It also makes said act embarrassing to watch for the audience, because it seems like a guileless boob delivery vehicle. I can honestly say that this scene in Watchmen was one of the few times I’ve been distinctly and acutely ashamed to be sitting in a movie theater or tell my friends that I’d seen a film. “Ew,” I imagined them saying. “You say that Watchmen sex scene in a theater? Can we suggest a counselor for you?”
Of course, if we’re sticking solely to the visuals on screen, the scene would be only “bad” and not “legendarily bad.” What truly pushes it over the top is one of the most misguided song accompaniments you’ll ever see in a film: Leonard Cohen’s “Hallelujah.”
Look, the man is a great artist, and “Hallelujah” is a great song that has been covered memorably by many singers, but this is not the music that any normally functioning human being would want playing during the initiation of sex. In fact, I would wager that this version of the song coming on during an intimate playlist would automatically terminate a sexual session at least 50 percent of the time unless the couple were exceedingly committed to ignoring it. It’s essentially the aphrodisiac equivalent to being surprise-doused with a bucket of ice water.
The song begins as the two awkwardly orbit one another, Cohen’s gravelly voice voice intoning “Now I’ve heard there was a secret chord, that David played, and it pleased the Lord” as we’re presented with an extreme close-up of Akerman’s latex chest piece unzipping down the middle. Snyder’s voyeuristic POV shot combines with Cohen’s voice to produce something totally creepy, as if the now 81-year-old Canadian folk legend is leering at the two through a window like some kind of lecherous drifter, wondering how far to let the act progress before he smashes his way in and stabs them both.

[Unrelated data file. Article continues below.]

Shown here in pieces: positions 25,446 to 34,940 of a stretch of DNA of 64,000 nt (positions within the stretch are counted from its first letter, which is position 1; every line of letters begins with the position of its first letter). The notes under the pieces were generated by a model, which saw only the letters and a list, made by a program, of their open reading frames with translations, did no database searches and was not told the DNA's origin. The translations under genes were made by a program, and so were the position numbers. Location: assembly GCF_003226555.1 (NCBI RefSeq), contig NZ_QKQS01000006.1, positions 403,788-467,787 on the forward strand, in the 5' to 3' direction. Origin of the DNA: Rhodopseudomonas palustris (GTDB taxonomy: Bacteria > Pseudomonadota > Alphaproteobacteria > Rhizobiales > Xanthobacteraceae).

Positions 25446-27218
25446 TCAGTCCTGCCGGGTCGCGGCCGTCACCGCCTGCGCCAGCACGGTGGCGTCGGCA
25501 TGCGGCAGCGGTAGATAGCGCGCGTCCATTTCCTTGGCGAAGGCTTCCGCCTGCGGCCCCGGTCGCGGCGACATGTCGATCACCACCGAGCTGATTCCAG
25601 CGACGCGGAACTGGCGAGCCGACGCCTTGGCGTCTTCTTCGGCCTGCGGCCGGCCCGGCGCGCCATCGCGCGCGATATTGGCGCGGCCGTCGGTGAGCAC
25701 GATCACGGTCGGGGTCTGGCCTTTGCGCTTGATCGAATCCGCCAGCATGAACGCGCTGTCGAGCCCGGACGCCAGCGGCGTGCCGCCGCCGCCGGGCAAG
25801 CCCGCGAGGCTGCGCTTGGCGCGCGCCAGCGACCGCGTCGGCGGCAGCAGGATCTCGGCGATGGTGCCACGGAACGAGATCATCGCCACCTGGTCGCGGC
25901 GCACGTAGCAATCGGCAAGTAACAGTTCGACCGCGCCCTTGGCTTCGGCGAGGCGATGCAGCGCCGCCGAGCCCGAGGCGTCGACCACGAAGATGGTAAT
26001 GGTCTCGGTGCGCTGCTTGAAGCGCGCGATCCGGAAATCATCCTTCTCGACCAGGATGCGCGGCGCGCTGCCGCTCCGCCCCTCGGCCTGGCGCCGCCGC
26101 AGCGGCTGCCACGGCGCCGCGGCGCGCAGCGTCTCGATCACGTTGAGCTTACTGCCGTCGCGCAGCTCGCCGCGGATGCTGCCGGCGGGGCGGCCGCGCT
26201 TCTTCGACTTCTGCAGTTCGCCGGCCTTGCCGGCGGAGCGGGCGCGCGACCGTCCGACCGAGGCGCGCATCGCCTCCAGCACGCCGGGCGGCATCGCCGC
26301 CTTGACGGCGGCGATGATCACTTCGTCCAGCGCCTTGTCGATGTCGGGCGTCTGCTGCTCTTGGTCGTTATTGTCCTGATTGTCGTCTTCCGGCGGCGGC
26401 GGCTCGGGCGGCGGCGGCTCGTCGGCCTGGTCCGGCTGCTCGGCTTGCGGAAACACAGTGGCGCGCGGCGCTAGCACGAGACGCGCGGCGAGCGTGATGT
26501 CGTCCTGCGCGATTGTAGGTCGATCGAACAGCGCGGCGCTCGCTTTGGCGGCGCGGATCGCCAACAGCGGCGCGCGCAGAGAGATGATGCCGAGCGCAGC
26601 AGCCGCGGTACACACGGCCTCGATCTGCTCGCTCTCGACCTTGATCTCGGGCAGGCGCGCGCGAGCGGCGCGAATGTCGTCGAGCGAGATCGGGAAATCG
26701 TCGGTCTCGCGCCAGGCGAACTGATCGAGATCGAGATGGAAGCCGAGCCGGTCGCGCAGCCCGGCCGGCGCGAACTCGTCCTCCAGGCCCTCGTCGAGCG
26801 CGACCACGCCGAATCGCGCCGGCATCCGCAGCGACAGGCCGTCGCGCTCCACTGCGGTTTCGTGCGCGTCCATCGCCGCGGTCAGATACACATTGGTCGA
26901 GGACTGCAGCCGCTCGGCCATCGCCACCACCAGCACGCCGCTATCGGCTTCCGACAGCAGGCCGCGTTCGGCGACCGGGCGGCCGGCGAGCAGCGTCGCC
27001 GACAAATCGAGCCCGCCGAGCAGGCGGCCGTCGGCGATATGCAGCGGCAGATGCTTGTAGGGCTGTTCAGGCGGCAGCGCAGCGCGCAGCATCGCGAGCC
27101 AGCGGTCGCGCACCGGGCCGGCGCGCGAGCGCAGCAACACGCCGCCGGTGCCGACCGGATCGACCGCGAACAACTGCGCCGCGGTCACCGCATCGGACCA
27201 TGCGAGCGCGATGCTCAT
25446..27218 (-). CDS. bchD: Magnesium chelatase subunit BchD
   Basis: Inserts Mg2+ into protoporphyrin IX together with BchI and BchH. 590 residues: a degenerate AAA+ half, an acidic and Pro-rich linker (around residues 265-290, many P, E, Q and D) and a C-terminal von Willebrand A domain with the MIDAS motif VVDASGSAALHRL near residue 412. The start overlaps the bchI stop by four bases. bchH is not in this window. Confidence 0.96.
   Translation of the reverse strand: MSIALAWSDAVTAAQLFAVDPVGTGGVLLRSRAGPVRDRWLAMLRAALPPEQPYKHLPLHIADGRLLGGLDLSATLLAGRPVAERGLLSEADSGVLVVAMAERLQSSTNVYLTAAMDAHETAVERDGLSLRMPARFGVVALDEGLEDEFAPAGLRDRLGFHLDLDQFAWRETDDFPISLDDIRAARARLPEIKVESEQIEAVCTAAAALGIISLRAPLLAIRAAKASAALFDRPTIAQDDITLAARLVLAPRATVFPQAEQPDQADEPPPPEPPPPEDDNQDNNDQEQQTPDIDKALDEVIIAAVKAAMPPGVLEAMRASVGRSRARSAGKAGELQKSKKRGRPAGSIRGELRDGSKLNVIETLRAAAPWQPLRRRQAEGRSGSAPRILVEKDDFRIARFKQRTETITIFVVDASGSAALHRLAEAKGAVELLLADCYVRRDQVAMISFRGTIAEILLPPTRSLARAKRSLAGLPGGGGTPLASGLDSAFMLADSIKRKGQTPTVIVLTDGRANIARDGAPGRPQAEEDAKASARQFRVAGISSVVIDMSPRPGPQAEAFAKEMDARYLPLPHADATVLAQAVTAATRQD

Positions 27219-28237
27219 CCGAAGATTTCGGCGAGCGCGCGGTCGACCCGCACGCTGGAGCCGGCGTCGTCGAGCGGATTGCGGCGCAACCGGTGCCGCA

However, the song then pulls a U-turn from creepy to sappy within the space of 30 seconds as Cohen’s voice is downplayed, a church choir enters and the instrumental swells, accompanied by shots of Silk Spectre gasping in ecstasy. A church choir, shouting glory to the heavens, as Malin Akerman’s hand comes down on the button that launches an orgasmic gout of flame from their floating sex pod. It’s a bizarre mishmash of tones within the same sex scene, and a song with sentiments that simultaneously come off as disturbing and saccharine, all at once. It almost doesn’t feel like it could be the actual soundtrack—it’s more like music that has been added to the scene by some enterprising fan-fiction author on their own private YouTube channel, although that person would at least have had the decency to use the Jeff Buckley version of “Hallelujah.”
It’s a scene filled with such unbridled weirdness that it makes one inevitably question whether Zack Snyder somehow intended the entire sequence to be some sort of joke or satire, but I don’t believe this is the case. The frivolity of it and the lack of meaning for the characters flies completely in the face of the more sober tone that the director is (mostly) trying to build outside of the action sequences, and considering how closely he attempts to evoke the tone of most other scenes directly translated from the page, it stands as a huge disservice. In the comic, the sex scene is nothing but sincere, a valuable moment where the audience comes to better understand both the strengths and potential weaknesses of the characters.
On the screen, it’s just awkward sex.
With a deeply unsettling soundtrack.
And having written this, I never want to see it again.
Jim Vorel is Paste’s news editor. He watched that damn scene too many damn times while working on this. You can follow him on Twitter.